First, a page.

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  December 10, 2015

NAACP Official: Freddie Gray Case Shows Baltimore Police Need Overhaul

NAACP Baltimore President Tessa Hill Aston responds to the opening of the defense case in the trial of officer William Porter
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JAISAL NOOR, TRNN: Welcome to the Real News Network. I'm Jaisal Noor in front of Courthouse East in Baltimore, Maryland.

Early today I spoke to Tessa Hill-Aston, president of the Baltimore chapter of the NAACP. This was before the testimony of police officer William Porter. I got to talk to Tessa Hill-Aston about how she felt about the prosecution's case against William Porter, first of six officers on trial for the death of Freddie Gray, and what this case and all six cases mean for the city of Baltimore.

TESSA HILL-ASTON: I think this trial means a lot to Baltimore. Quite naturally it means a lot to Freddie Gray's family. That's number one and foremost. But I think this case and the next five cases mean a lot because we've had so much tragedy, and people either being beaten or died at the hands of a few police officers in Baltimore. Just a few. But it still makes a bad statement for Baltimore.

All over the whole United States we're having this problem, and this is just the icing on the cake when Freddie died. And that's why we're having such a poor relationship, because the Baltimore City police saw other cities doing this. And you would think that you'd be on your guard not to do the same thing, and rough up everybody. I'm a firm believer, doing something bad or wrong as far as society, then take us to jail, take us to central booking, and let the court process work. Not hurt, injure, or cause the death of someone.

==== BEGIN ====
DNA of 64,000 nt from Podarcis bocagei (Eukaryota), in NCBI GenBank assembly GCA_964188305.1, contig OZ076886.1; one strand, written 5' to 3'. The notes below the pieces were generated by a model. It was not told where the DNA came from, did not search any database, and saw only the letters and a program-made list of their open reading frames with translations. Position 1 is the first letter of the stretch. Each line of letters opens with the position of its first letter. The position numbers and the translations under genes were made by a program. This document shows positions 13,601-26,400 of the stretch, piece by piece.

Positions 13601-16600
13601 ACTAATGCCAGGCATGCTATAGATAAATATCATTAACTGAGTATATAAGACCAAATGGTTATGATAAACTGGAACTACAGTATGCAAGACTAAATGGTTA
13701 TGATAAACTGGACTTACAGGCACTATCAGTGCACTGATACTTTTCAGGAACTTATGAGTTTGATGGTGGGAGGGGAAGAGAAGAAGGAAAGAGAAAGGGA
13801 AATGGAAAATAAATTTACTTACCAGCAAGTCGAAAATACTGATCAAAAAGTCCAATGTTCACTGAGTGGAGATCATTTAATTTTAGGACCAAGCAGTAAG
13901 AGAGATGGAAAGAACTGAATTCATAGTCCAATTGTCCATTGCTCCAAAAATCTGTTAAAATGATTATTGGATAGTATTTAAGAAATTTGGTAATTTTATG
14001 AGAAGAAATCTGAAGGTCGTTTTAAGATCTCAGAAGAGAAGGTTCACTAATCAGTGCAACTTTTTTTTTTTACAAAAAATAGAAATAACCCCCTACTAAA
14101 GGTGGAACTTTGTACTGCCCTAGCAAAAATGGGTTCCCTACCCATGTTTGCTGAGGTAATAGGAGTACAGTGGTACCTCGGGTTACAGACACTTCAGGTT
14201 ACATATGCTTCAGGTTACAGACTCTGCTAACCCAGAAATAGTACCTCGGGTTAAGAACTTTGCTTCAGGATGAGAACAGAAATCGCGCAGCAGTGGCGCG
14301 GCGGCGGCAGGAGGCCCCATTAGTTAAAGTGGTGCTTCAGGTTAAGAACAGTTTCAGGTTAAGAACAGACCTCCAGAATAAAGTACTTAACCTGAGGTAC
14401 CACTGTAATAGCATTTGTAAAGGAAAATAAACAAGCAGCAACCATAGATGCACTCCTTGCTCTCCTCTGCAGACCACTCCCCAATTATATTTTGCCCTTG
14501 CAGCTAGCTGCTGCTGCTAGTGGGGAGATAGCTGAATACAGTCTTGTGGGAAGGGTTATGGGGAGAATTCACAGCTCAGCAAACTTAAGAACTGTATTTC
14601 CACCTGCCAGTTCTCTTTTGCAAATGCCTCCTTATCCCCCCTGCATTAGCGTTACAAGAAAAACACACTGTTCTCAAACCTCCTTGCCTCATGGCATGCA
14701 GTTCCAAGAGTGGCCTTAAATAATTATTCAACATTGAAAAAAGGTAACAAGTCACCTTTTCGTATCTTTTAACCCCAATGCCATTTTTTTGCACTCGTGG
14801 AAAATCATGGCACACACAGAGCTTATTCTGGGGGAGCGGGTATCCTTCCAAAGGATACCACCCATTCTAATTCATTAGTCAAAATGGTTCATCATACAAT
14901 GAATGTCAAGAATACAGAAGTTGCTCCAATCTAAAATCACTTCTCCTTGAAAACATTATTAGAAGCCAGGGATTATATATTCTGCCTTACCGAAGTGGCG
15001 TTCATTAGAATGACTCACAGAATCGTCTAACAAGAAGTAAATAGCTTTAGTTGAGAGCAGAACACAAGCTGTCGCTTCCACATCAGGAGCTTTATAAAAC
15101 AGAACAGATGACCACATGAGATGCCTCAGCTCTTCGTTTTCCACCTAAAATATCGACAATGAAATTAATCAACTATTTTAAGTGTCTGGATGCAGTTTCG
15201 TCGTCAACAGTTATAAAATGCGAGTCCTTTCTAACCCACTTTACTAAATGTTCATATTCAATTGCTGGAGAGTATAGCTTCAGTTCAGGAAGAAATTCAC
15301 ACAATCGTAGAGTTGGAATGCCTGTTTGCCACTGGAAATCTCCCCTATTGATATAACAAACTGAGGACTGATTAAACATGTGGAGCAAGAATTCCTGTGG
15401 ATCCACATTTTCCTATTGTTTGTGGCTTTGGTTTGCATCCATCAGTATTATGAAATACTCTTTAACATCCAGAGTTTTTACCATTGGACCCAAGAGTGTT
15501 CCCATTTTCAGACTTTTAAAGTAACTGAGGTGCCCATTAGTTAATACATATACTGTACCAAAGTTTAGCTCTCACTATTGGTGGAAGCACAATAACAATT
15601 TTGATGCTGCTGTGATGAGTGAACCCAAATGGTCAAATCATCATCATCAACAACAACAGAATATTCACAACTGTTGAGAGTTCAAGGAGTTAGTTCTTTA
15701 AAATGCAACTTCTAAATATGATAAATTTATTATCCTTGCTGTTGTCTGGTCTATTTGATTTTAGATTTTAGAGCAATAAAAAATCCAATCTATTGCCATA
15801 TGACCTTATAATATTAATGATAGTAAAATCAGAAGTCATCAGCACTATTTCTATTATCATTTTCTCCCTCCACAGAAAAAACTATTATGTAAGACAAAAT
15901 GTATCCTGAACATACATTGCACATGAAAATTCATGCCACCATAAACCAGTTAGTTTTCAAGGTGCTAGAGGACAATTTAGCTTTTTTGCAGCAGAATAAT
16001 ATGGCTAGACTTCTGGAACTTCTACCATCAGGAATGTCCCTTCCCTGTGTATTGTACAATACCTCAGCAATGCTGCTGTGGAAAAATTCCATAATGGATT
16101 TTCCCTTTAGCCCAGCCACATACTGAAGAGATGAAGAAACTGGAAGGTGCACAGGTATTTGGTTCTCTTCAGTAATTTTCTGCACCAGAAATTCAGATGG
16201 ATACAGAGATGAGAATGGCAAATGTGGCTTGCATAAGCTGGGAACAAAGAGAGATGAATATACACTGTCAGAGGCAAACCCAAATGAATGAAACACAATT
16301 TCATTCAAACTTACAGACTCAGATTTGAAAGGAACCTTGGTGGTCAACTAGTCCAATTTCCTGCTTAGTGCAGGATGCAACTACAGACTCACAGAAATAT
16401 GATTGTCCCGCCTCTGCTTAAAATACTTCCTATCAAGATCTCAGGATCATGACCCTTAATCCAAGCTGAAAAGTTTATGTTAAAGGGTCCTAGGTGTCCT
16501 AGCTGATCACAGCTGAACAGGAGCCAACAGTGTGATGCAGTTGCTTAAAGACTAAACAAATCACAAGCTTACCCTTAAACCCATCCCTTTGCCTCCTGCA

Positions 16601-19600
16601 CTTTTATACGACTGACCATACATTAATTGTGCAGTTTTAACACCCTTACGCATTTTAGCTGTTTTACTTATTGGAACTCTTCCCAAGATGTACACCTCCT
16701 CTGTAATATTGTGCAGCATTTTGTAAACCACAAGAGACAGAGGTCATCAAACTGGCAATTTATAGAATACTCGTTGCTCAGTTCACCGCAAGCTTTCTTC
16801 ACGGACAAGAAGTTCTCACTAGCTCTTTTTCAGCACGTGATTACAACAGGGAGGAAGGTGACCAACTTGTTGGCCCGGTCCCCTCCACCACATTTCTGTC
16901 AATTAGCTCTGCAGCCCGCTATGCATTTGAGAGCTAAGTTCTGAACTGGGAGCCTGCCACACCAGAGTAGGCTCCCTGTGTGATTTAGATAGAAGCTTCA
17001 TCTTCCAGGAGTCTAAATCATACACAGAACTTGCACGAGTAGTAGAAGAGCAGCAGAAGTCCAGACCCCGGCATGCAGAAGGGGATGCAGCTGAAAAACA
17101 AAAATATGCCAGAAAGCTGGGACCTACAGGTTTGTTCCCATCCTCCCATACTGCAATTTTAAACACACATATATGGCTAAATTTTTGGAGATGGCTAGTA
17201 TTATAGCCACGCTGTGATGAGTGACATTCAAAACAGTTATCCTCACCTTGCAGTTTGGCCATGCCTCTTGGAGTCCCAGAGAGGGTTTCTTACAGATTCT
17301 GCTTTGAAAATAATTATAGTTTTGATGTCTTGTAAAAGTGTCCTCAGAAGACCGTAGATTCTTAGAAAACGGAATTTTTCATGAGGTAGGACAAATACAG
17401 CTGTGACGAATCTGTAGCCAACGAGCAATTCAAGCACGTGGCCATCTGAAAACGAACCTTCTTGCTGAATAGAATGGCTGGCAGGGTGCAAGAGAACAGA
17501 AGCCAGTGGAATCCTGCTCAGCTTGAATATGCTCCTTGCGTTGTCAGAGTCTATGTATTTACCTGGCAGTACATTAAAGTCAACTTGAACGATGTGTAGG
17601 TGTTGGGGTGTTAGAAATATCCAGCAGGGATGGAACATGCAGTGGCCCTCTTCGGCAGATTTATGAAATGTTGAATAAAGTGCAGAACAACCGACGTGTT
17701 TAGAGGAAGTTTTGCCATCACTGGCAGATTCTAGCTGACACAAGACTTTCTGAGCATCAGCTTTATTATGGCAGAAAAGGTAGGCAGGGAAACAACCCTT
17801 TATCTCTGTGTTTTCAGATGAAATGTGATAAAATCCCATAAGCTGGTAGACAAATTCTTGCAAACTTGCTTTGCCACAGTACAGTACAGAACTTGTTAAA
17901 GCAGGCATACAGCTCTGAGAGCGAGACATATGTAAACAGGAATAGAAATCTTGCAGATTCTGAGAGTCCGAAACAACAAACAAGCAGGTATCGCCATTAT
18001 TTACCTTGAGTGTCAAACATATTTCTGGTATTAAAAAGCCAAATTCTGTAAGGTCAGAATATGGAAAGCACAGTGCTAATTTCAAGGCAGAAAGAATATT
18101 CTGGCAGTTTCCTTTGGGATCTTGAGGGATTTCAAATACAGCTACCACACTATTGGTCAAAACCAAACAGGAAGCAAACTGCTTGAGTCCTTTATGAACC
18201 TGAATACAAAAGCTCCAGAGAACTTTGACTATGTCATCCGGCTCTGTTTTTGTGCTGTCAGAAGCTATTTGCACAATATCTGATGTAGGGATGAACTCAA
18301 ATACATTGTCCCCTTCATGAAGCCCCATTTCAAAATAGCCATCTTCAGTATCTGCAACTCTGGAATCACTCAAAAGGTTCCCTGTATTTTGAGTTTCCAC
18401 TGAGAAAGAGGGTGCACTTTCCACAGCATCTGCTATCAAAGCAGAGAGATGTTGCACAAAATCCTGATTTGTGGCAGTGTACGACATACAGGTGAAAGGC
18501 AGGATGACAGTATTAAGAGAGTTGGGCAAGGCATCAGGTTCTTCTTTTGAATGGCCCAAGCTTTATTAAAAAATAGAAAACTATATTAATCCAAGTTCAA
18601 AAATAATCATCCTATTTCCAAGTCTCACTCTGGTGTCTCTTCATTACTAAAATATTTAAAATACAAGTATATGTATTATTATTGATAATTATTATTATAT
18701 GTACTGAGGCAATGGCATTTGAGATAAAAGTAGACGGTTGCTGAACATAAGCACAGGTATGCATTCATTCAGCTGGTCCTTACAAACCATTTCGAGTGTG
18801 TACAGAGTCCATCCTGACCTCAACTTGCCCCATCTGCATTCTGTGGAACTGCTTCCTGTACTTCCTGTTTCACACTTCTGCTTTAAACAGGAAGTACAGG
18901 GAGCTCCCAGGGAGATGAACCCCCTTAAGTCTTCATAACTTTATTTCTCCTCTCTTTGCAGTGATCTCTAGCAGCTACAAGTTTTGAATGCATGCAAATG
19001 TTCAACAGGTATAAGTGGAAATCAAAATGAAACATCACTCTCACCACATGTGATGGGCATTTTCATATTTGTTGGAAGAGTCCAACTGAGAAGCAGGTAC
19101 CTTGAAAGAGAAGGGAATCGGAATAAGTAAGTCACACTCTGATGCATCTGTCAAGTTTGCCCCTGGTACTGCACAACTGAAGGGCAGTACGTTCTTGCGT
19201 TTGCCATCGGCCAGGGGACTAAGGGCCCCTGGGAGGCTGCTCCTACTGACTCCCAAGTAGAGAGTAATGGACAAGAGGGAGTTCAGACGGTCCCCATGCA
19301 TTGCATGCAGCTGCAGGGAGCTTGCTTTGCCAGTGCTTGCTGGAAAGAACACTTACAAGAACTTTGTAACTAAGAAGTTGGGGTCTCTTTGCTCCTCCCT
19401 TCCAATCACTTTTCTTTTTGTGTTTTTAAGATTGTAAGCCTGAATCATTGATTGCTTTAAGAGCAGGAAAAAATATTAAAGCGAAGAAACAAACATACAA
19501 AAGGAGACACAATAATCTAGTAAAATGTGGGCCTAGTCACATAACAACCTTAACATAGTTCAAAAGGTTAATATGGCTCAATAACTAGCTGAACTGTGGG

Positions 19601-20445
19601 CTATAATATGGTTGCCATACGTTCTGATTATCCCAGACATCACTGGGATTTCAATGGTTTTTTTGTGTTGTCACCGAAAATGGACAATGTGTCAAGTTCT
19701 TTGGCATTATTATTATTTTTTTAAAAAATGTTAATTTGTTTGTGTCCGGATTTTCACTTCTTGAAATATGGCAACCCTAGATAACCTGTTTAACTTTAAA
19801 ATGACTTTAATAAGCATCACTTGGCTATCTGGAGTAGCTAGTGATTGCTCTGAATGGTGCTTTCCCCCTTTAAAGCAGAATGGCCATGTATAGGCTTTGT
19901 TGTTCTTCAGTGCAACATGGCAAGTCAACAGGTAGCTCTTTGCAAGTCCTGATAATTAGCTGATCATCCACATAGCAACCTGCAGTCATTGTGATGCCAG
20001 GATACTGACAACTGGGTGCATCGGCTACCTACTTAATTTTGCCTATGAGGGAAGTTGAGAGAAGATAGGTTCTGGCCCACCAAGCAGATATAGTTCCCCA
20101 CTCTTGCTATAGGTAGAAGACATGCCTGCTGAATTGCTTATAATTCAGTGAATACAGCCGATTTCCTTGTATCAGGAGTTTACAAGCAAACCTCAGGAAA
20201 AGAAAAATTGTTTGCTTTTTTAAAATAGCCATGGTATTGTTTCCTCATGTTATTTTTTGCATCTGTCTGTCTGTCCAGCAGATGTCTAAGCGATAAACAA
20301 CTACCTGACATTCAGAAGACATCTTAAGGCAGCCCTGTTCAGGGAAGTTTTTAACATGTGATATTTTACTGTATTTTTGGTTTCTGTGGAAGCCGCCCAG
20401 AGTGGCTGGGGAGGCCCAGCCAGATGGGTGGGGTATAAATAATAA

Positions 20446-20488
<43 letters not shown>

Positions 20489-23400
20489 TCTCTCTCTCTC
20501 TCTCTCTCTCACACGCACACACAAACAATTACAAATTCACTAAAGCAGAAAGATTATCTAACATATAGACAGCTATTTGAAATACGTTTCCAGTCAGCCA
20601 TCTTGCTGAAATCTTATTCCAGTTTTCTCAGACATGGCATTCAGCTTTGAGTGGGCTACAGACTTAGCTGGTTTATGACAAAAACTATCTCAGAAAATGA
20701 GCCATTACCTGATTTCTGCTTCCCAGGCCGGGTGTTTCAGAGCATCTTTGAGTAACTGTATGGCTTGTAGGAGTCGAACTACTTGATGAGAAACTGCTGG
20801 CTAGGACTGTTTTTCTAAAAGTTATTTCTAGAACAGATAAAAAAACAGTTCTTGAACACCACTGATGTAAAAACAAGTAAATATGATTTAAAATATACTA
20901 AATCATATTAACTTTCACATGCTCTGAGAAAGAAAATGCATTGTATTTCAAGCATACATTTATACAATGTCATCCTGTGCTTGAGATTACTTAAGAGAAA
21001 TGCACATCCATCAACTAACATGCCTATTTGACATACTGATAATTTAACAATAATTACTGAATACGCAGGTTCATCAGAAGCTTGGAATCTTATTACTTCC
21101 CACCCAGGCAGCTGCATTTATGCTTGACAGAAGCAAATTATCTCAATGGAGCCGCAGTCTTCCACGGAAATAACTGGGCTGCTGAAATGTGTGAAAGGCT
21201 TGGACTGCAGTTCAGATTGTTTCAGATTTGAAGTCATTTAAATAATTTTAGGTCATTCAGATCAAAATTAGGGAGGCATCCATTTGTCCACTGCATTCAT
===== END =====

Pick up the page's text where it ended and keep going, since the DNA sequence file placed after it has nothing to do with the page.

So these cases are putting Baltimore on the map. People are here from all over the world looking at this. A lot of students and law students are here looking at this. This case, and Baltimore's situation, will be on the map and in the law professors' hands for a long time. It's a learning and a teaching moment. Unfortunately I hope that Freddie's death will bring light to the fact that the Baltimore City Police Department will take action amongst themselves and not let something like this happen again.

NOOR: Part of the defense argument was that, was they're talking about the incompetency, the lack of training in the police department. The defense argued in their opening statement that they're going to provide an officer that made thousands of arrests and rarely, almost never, buckled in a passenger. So is this trial sort of proving that there needs to be overhaul in the policing here?

HILL-ASTON: Yeah. I think it needs to be an overhaul. I think there has been training--not adequate training in recent years. I think a lot of police come out in the street and just look at all, and especially African-American men, as their enemy, and that they're bad and they can just talk to them and do things to them, that they don't--that they do not do in other neighborhoods. And that's quite evident. Everybody sees that.

What happens in Sandtown, or Park Heights, the way that a man is treated is not the same thing that would happen in a predominantly white neighborhood or a [foreign] neighborhood. And that's [without saying], don't treat someone different unless they're acting out of hand and doing something. But just to chase someone who hasn't robbed anybody, hasn't raped anybody, and they wind up dead, it's totally, totally inappropriate.

NOOR: And Freddie Gray's death and the uprising that happened in the days and weeks afterward, it put the spotlight on the lack of jobs and opportunities and social mobility. Baltimore has the worst social mobility for poor black people in the country.

HILL-ASTON: And you know what, there's more Freddie Grays. In Baltimore, in every neighborhood that is predominantly African-American, between the age of 16 and 40-something, there are more people that are just equivalent to Freddie Gray. There's more mothers that need help with their children. There's more young men that need jobs. And so we need to take this as a learning curve. And number one, the police have done something wrong. But right now as a society, as a government, anybody in Baltimore, people are trying to engage. But we need to do more, because time is of the essence to make corrections in neighborhoods that need help.

NOOR: Thank you so much.

HILL-ASTON: You're welcome.


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